Pelosi questions Trump’s fitness. Time for ‘intervention’?

US Speaker of the House Nancy Pelosi is questioning President Donald Trump’s fitness to remain in office after Trump stalked out of the Cabinet Room demanding an end to all congressional probes before he would work with Congress on crumbling US infrastructure and other matters. (REUTERS/Kevin Lamarque/File Photo)
Updated 24 May 2019
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Pelosi questions Trump’s fitness. Time for ‘intervention’?

WASHINGTON: House Speaker Nancy Pelosi openly questioned President Donald Trump’s fitness to remain in office Thursday, suggesting a family or staff “intervention” for the good of the nation after his dramatic blow-up at a White House meeting with Democrats.
No, said Trump’s spokeswoman, it’s the Democrats who are “insane” if they think he should work on legislation with them when they accuse him of engaging in a cover-up in the Trump-Russia election investigation.
Both the Republican president and Democratic leaders dug in a day after Trump stalked out of the Cabinet Room demanding an end to all congressional probes before he would work with Congress on crumbling US infrastructure and other matters. By Thursday as Congress prepared to recess for the Memorial Day break, both sides were questioning each other’s stability, with the president insisting on Twitter that he was calm when he left the White House meeting that was to focus on infrastructure spending after just three minutes.
Pelosi said Trump has established a pattern of unpredictability, and at one point she even joked about the 25th Amendment, the Constitution’s provision laying out the procedure for replacing a president.
“I wish that his family or his administration or his staff would have an intervention for the good of the country,” Pelosi said at her weekly news conference, adding that she prays for him and the nation.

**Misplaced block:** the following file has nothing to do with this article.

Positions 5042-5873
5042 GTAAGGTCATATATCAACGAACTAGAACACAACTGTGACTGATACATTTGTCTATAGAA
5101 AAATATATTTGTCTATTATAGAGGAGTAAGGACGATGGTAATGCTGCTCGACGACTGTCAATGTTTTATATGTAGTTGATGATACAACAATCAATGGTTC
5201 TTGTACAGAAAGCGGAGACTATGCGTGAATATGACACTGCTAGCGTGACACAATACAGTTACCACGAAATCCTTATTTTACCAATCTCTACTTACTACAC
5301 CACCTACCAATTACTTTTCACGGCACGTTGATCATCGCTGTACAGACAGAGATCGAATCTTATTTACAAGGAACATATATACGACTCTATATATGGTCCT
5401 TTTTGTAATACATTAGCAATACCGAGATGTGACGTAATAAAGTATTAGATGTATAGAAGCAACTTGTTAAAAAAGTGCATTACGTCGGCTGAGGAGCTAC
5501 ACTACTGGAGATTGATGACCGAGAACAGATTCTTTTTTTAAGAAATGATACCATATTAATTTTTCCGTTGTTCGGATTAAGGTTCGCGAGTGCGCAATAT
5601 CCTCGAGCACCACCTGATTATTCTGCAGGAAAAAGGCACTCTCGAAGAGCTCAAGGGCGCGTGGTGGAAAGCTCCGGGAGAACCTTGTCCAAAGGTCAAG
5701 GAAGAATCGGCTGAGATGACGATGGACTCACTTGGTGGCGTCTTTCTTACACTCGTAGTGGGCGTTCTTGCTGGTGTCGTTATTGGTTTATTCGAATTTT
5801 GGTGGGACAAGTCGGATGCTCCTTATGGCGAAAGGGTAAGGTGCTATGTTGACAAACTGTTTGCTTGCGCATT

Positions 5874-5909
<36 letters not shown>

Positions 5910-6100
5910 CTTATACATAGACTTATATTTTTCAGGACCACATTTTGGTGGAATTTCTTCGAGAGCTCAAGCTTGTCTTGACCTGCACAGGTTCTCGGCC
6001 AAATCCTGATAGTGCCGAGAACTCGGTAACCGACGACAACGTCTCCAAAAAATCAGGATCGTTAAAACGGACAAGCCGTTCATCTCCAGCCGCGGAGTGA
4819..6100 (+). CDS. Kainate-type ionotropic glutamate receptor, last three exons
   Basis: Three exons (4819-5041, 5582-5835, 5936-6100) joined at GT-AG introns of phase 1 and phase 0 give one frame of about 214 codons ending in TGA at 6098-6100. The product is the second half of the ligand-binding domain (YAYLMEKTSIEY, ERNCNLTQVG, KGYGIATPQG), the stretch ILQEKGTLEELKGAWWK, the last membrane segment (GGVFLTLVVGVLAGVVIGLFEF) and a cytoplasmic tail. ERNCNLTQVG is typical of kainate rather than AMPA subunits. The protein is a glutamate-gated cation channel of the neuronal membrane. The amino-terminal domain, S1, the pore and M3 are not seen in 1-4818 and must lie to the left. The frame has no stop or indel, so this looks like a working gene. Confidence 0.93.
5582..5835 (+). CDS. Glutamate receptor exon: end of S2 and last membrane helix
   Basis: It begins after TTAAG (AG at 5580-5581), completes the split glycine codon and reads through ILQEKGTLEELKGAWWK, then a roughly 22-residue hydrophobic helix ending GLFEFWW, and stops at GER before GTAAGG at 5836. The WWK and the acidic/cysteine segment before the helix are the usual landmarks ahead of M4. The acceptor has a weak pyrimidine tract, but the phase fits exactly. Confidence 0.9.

“Maybe he wants to take a leave of absence,” she said. Asked whether she’s concerned about Trump’s well-being, she replied, “I am.”
Pelosi also said the White House is “crying out” for the Democrats to launch impeachment hearings — the idea being that such a move would help him politically. White House aides believe that if Democrats move to impeach — and even if they win approval of articles of impeachment in the House — Trump would be acquitted in the GOP-controlled Senate, supporting his assertion that he’s a victim of Democratic harassment and helping him toward re-election.
House GOP leader Kevin McCarthy said the comment by Pelosi was “irresponsible.”
However genuine, accusations of infirmity dominated the exchanges on Thursday and raised questions about whether Pelosi and Trump could work together on must-do tasks this year, such as raising the debt limit and funding the government. White House spokeswoman Sarah Sanders said staff-level work on critical policy and spending continues.
Yet Sanders also said on CNN that it was “lunacy” and “insane” for Democrats to think everyone could just proceed after Pelosi accused Trump of a “cover-up” just before the meeting Wednesday.
“It’s very hard to have a meeting where you accuse the president of the United States of a crime and an hour later show up and act as if nothing has happened,” Sanders told reporters outside the White House.
Hanging over the increasingly personal exchanges is a drumbeat among about two dozen Democrats and one Republican to launch impeachment hearings against Trump based on details in special counsel Robert Mueller’s report that Trump repeatedly tried to block the investigation . Pelosi has resisted, preferring a methodical process by which Congress investigates and lays out the facts on the question of obstruction of justice. But she’s been clear this week that any such finding could be worthy of a formal indictment by the House — that is, impeachment.
Pelosi also is balancing the calls for impeachment with the concerns of members from divided districts who helped flip the House to Democratic control and now face tough re-elections 2020.
Pelosi, the second in line to the presidency, said she thinks Trump’s actions Wednesday were part of his skill at distraction. But she also suggested that he’s unpredictable.
“Sometimes when we’re talking to him he agrees,” she said, only to change his mind. “He says he’s in charge and he may be.”
During questions, Pelosi also joked with a reporter about the 25th Amendment. “That’s a good idea. I am going to take it up with my caucus. Not that they haven’t been thinking about it.”